Patients with inflammatory rheumatic and musculoskeletal diseases on rituximab therapy may have a greater risk for severe COVID-19, according to a study.
“In particular, rituximab will have to be prescribed with particular caution in patients with inflammatory rheumatic and musculoskeletal diseases, especially if they have other comorbidities that render them particularly at risk of severe COVID-19 outcomes,” the researchers wrote in their conclusion.
They examined data from the French RMD COVID-19 cohort, which consisted of patients aged 18 years or older with inflammatory rheumatic
and musculoskeletal diseases who had confirmed or highly suspected COVID-19, spanning April 15, 2020, and Nov. 20, 2020. Patients were stratified and compared by whether or not they received rituximab. The main outcome was COVID-19 severity
; severe disease was defined as requiring intensive care unit (ICU) admission or death. Additional outcomes included analyzing deaths and duration of hospital stay. Adjustment for confounding factors took into consideration age, sex, arterial hypertension, diabetes, smoking status, body mass index, interstitial lung disease, cardiovascular diseases, cancer, corticosteroid use, chronic renal failure, and the underlying disease (rheumatoid arthritis vs others).
Final analysis included 1,090 patients, of whom 63 were receiving rituximab and 1,027 were not. The mean age was 55.2 years (standard deviation, 16.4 years), and two-thirds of the cohort was female (n=734). Overall, 137 patients developed severe COVID-19, and 89 patients died.
In adjusted analyses, the rituximab group was more likely to have severe disease (effect size, 3.26; 95% confidence interval [CI], 1.66–6.40; P
=0.0006) and have a significantly longer duration of hospital stay (effect size, 0.62; 95% CI, 0.46–0.85; P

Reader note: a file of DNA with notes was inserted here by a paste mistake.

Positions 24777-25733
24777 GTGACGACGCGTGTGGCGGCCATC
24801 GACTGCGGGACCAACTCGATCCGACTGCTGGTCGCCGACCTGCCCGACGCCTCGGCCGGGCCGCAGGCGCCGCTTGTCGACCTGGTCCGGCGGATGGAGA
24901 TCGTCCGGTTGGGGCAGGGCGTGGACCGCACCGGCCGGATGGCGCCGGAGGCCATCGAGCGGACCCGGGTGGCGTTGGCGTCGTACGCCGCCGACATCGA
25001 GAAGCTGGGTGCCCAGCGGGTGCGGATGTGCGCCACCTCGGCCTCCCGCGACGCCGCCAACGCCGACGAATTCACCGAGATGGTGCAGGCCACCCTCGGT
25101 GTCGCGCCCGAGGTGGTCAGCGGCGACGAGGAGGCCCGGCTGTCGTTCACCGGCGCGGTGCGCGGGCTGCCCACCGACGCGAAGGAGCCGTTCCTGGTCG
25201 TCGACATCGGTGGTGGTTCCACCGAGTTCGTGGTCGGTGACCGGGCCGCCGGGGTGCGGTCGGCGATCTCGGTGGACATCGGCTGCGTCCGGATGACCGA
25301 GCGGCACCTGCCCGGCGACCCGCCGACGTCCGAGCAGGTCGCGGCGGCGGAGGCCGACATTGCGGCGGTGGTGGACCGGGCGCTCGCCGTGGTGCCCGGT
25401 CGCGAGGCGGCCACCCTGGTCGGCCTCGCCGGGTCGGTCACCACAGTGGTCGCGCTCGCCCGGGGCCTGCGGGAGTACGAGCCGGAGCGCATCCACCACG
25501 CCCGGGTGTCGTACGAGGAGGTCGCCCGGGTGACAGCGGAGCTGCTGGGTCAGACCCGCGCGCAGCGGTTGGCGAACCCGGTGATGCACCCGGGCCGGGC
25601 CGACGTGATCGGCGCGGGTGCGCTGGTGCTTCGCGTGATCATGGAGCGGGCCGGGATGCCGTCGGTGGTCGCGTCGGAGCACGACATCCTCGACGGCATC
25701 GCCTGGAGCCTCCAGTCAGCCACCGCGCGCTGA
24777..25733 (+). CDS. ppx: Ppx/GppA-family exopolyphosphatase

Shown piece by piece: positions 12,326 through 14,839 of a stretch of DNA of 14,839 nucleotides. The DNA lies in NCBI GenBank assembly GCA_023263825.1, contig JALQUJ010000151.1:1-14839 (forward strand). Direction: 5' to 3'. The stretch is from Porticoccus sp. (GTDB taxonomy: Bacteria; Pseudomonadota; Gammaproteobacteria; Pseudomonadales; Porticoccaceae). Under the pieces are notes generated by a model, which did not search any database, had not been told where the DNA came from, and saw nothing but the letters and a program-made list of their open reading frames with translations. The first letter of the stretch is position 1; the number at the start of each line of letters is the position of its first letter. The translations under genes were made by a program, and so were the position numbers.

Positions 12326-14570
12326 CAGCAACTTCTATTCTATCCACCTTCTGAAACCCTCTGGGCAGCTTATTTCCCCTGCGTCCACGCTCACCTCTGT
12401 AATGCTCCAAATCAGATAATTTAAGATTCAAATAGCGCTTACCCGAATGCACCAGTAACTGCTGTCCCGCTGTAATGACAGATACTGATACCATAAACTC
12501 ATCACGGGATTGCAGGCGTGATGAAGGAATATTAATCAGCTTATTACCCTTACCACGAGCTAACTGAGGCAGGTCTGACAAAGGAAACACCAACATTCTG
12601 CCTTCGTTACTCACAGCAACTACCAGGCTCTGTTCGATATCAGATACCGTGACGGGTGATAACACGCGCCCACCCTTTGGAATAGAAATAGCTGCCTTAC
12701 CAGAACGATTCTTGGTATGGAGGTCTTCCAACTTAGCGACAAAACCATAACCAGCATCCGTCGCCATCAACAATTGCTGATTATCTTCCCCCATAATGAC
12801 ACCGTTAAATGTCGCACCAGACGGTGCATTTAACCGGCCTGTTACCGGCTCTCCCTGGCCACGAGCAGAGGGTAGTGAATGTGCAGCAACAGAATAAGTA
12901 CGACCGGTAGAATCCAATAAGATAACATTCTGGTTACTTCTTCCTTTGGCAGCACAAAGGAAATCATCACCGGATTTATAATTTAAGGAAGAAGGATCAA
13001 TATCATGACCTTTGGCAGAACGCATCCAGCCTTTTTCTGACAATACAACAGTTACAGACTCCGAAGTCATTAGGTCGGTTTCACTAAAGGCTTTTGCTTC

=0.0024). A much larger proportion of patients died in the rituximab group than the no rituximab group (n=13 [21%] vs n=76 [7%]); however, the rituximab group did not have a significantly increased adjusted risk of death (effect size, 1.32; 95% CI, 0.55–3.19; P
The study appeared in The Lancet Rheumatology
Rituximab Data: More Questions Than Answers?
An accompanying editorial
stated, “These data are very relevant to our daily clinical practice, but raise many questions.”
Maxime Dougados, MD, author of the editorial, wrote that it makes sense to discontinue rituximab if patients are in remission, or offer a different therapy, as other therapies do not appear to pose the same COVID-19-associated risks as rituximab. However, questions arise in patients with systemic autoimmune diseases that are only controlled by rituximab. One solution may be to give these patients rituximab without pre-administering corticosteroids, which have been shown to increase severe COVID-19 risk.
“Moreover, it has been shown that this pre-administration was useful in avoiding anaphylactic reactions to the infusion, especially during the first cycle of rituximab treatment, but less useful during the following cycles,” Dr. Dougados explained. “Another possibility is to consider reducing the dose of rituximab either by increasing the interval between infusions or by reducing the dose of each infusion.”